Cyberwarfare / Nation-State Attacks , Fraud Management & Cybercrime , Government

Iranian Hackers Spying on Israeli Organizations

Espionage Group Uses Legitimate Tools, Lures on Victims During Israel-Hamas War
Iranian Hackers Spying on Israeli Organizations
A column of smoke at the site of a fallen Hamas rocket from the Gaza Strip on Oct. 7, 2023. (Image: Shutterstock)

Security researchers say an Iranian state hacking group is likely using spearfishing and using a legitimate content hosting service in a cyberespionage campaign targeted against Israel.

See Also: Critical Infrastructure Cybersecurity & Risk Monitoring: Elections Infrastructure

Researchers at New York-based cybersecurity company Deep Instinct said the Iranian hacker group, tracked as MuddyWater, likely mounted a new campaign after the onset of fighting instigated by an Oct. 7 incursion by Hamas from the Gaza Strip into Israel.

MuddyWater - also known as Earth Vetala, Mercury, Static Kitten, Seedworm and TEMP.Zagros - used a content management system called Storyblok to host a multistage infection vector, including an .lnk file and an executable file called Diagnostic.exe that executes a legitimate remote administration tool, N-able Advanced Monitoring Agent.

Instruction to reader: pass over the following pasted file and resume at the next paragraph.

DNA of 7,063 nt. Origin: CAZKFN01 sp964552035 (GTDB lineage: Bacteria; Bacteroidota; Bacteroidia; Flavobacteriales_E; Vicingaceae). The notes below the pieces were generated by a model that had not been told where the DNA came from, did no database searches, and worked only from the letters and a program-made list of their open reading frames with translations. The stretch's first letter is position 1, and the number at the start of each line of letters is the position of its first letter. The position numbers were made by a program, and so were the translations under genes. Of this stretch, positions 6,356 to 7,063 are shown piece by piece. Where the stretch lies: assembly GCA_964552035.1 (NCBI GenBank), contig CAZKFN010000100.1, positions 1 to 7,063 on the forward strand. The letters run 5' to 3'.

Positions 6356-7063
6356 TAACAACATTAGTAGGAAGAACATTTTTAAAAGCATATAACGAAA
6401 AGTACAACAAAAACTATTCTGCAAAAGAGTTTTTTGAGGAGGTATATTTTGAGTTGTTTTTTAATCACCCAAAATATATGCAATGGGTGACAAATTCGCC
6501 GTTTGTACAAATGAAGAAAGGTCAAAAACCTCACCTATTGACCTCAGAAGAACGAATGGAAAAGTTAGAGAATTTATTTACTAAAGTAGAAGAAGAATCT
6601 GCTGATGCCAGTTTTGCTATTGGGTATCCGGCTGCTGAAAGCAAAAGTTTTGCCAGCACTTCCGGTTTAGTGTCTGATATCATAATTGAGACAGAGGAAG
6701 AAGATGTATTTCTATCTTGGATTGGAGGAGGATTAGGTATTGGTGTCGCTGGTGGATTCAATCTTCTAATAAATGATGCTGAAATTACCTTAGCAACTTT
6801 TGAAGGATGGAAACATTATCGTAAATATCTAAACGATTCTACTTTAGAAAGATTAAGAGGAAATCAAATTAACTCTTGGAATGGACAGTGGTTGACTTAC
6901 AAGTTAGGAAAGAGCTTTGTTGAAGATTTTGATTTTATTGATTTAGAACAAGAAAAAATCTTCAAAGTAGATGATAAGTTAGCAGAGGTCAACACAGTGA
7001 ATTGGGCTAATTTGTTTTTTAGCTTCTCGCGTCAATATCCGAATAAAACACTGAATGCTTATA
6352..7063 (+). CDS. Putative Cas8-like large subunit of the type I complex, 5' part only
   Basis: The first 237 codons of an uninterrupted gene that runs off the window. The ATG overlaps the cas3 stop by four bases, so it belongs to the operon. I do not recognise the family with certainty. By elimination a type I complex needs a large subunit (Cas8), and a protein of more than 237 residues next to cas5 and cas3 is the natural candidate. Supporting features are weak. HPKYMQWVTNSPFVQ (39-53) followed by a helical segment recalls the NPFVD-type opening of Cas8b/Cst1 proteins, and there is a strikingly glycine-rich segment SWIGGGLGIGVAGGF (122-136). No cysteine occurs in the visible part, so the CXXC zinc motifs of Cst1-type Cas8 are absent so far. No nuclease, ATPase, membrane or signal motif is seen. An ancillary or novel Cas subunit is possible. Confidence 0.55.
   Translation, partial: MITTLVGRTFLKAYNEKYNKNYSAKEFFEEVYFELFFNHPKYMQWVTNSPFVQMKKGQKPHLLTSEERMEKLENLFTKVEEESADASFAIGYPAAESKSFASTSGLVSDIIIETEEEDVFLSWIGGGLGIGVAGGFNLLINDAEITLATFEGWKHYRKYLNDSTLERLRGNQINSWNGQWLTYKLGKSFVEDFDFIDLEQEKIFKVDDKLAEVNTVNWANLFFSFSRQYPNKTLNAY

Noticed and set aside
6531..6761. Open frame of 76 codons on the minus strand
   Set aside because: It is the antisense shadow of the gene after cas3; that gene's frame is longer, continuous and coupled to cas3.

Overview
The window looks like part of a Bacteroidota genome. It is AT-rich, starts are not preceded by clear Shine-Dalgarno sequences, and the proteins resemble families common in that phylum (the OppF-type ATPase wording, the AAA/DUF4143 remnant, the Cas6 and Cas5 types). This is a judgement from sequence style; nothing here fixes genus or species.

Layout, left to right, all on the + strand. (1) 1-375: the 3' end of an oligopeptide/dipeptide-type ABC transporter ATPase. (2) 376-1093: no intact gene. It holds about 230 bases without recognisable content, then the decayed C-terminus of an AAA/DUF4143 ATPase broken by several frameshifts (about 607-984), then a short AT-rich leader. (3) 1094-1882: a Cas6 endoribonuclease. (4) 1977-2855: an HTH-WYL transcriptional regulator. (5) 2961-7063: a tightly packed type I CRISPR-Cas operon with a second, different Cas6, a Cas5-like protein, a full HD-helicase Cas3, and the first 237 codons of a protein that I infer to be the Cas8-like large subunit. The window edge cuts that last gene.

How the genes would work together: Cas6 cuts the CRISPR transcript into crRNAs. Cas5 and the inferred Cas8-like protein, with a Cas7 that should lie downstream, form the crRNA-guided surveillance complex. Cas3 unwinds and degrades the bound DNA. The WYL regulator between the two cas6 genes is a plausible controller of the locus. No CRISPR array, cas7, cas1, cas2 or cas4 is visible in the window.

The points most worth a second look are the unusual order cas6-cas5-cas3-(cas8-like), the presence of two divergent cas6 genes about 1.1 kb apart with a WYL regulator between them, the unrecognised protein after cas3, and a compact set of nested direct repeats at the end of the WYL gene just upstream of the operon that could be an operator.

"MuddyWater continues to attack Israeli targets in various ongoing campaigns," the researchers said. U.S. Cyber Command attributed MuddyWater in 2022 as a "subordinate element within the Iranian Ministry of Intelligence and Security."

The multistage infection displays a decoy document to trick users into believing the malicious email came from the Israeli government. The decoy document is a copy of an Israeli government memo publicly available on the website of the Israeli Civil Service Commission and contains advice for citizens on what to do if a government worker expresses an opinion against the Israeli state on social networks.

The Israeli government in March said MuddyWater has launched a series of cyberattacks against Israeli organizations in the finance, academic and public sectors starting in late 2022. The Israeli National Cyber Directorate said the group had targeted Haifa-based Technion University in February to disseminate "disinformation with Anti-Israeli content."

The Israeli agency says the group exploits n-day vulnerabilities and uses social engineering and malicious tools such as PowerShower, PowerStallion and a MuddyWater proxy for espionage purposes.

U.S. and British government officials in 2022 said MuddyWater had conducted cyberespionage activities against telecommunications, defense, local government, and oil and natural gas sectors in Asia, Africa, Europe and North America.

"After the victim has been infected, the MuddyWater operator will connect to the infected host using the legitimate remote administration tool and will start doing reconnaissance on the target," Deep Instinct researchers said. "After the reconnaissance phase, the operator will likely execute PowerShell code which will cause the infected host to beacon to a custom C2 server."


About the Author

Jayant Chakravarti

Jayant Chakravarti

Senior Editor, APAC

Chakravarti covers cybersecurity developments in the Asia-Pacific region. He has been writing about technology since 2014, including for Ziff Davis.




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